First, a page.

Trochanteric bursitis (TB), also known as greater trochanteric bursitis (GTB) or greater trochanteric pain syndrome (GTPS) is a common disorder and frequent cause of lateral hip pain. The bursa, a small fluid-filled sac, acts as a lubricating medium for nearby gluteus tendons to gracefully slide over during the physiologic range of motion. The trochanteric bursa is located on the lateral aspect of the hip, lying superficial to the hip abductor musculature and deep to the iliotibial band (ITB). Due to its superficial position and proximity to large tendons, the trochanteric bursa can become inflamed and is a common pain generator and a common reason for presentation to the orthopedic surgeon or family physician.
Inflammation to the bursa can be due to repetitive microtraumas such as running or exercise, tendinopathy of surrounding musculature, gross trauma including fall from a height with direct compression to the bursa, or inflammation can be idiopathic without a discernable cause. Diagnosis is clinical and based primarily on history and physical examination although imaging, including plain film radiographs, is important to rule out other causes of hip pain. Treatment modalities are nearly exclusively nonoperative in nature and include non-steroidal anti-inflammatories (NSAIDs), physical therapy and stretching, and cortical steroid injections are often provided for pain relief. Surgical excision of the trochanteric bursa is reserved for refractory cases that do not respond to nonoperative treatment.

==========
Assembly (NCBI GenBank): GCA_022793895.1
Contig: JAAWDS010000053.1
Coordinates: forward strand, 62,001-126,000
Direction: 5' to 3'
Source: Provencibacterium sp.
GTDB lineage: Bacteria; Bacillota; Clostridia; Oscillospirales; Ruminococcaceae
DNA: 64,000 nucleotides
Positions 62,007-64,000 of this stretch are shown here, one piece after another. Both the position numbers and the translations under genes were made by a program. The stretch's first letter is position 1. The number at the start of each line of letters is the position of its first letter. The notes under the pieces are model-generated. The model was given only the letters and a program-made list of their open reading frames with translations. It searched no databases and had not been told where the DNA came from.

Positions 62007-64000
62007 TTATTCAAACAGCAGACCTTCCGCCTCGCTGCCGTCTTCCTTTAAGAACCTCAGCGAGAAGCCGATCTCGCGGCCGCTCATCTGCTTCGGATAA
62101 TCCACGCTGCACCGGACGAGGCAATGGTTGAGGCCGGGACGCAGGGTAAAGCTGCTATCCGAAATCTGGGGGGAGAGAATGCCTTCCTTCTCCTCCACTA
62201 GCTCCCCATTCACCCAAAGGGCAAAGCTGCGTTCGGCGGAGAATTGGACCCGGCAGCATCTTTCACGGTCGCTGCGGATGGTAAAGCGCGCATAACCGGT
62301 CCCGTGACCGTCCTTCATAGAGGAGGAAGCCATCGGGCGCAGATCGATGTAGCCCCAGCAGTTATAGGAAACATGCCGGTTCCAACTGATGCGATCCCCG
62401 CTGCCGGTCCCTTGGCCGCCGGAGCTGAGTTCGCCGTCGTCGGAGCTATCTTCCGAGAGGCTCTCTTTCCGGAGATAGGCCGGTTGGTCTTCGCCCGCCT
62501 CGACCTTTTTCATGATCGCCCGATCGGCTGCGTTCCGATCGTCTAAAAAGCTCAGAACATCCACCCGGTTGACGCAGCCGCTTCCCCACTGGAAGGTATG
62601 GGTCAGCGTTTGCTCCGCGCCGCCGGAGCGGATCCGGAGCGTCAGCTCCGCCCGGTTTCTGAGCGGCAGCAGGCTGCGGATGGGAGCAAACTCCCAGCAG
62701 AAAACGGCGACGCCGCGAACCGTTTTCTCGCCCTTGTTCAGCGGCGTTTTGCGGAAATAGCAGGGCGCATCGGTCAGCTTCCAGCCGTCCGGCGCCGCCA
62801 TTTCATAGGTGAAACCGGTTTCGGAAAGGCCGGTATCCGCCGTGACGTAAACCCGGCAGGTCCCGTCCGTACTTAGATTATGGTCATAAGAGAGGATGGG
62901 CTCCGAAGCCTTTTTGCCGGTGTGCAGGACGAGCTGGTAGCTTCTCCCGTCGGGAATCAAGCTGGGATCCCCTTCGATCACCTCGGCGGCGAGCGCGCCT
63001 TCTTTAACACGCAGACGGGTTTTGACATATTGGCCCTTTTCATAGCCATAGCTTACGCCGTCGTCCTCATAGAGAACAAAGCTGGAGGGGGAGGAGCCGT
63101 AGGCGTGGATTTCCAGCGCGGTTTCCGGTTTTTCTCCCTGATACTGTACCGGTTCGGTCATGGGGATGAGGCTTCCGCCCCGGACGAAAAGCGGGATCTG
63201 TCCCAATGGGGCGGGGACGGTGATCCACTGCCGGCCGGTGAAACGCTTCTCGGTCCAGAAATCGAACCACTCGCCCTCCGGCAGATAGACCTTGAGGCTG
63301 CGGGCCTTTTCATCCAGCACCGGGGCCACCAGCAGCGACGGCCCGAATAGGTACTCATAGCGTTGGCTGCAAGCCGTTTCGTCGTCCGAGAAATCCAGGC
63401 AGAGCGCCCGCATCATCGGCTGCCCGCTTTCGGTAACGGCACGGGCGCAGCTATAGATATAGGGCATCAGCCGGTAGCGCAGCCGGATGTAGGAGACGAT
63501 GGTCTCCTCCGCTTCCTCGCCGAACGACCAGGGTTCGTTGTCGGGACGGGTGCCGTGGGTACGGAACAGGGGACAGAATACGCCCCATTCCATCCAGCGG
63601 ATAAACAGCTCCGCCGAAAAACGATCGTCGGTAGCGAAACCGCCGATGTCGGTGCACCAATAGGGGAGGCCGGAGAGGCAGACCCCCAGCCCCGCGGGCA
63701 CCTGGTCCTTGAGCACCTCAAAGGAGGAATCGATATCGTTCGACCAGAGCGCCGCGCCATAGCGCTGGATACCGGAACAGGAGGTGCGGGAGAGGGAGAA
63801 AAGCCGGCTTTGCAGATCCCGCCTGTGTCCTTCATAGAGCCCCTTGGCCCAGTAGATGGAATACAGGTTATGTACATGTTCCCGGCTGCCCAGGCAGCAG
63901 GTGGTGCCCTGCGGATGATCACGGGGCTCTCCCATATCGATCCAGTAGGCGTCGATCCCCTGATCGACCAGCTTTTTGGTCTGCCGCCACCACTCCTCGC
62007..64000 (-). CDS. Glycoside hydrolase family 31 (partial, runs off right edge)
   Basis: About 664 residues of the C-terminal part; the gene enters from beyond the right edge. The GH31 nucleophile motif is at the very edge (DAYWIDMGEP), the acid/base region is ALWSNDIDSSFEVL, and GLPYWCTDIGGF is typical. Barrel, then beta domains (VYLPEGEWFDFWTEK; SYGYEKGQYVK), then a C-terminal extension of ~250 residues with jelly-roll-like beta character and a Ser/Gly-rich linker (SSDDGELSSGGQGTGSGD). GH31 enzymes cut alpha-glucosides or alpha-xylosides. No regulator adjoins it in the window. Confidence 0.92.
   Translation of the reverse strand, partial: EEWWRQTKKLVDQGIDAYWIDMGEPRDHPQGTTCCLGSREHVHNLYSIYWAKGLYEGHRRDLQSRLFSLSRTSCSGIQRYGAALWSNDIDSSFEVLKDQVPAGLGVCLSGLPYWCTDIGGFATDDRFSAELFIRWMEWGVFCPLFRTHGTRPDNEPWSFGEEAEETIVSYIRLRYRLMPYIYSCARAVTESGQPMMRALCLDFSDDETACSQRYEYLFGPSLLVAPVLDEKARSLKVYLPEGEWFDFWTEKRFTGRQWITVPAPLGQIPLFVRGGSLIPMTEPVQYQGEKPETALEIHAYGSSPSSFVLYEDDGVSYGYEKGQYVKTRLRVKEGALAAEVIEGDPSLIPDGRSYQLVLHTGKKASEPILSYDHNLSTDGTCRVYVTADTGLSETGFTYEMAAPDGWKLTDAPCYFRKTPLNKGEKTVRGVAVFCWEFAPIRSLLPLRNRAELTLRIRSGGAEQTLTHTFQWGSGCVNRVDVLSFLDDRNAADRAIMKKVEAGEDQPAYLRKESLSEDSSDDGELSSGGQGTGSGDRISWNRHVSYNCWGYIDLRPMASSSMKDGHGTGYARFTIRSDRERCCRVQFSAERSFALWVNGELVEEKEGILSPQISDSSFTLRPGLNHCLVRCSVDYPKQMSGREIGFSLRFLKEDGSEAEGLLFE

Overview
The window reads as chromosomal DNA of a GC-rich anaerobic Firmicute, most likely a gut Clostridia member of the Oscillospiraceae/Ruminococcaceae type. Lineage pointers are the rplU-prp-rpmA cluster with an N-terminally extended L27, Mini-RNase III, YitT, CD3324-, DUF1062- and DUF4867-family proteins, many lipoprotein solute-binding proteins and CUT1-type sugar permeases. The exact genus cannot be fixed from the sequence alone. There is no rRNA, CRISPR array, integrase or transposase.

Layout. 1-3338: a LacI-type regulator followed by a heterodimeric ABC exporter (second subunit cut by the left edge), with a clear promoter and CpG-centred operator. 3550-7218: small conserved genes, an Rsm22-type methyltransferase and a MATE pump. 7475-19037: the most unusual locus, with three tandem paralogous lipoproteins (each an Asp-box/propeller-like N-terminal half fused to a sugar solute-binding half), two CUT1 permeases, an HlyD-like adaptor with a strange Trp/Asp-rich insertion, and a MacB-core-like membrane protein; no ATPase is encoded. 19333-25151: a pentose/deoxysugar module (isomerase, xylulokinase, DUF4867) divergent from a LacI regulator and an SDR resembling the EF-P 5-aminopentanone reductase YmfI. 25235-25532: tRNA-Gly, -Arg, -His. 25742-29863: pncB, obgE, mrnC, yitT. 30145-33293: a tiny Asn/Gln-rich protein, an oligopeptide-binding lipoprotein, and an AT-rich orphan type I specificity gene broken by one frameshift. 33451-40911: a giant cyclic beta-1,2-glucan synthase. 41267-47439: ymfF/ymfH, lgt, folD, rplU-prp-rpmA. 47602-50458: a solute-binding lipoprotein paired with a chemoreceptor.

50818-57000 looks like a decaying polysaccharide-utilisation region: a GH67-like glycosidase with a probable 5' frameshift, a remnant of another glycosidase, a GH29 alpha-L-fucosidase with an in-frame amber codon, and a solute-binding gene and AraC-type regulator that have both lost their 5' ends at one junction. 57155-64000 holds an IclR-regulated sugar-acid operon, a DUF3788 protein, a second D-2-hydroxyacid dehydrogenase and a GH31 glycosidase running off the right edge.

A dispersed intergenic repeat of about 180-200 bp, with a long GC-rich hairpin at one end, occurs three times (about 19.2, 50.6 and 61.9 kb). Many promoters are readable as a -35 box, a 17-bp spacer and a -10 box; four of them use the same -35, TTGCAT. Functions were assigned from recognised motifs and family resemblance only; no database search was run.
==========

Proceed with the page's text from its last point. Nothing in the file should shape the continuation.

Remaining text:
Seidman AJ, Varacallo M. Trochanteric Bursitis. 2022 Feb 12. In: StatPearls [Internet]. Treasure Island (FL): StatPearls Publishing; 2022 Jan–. PMID: 30860738.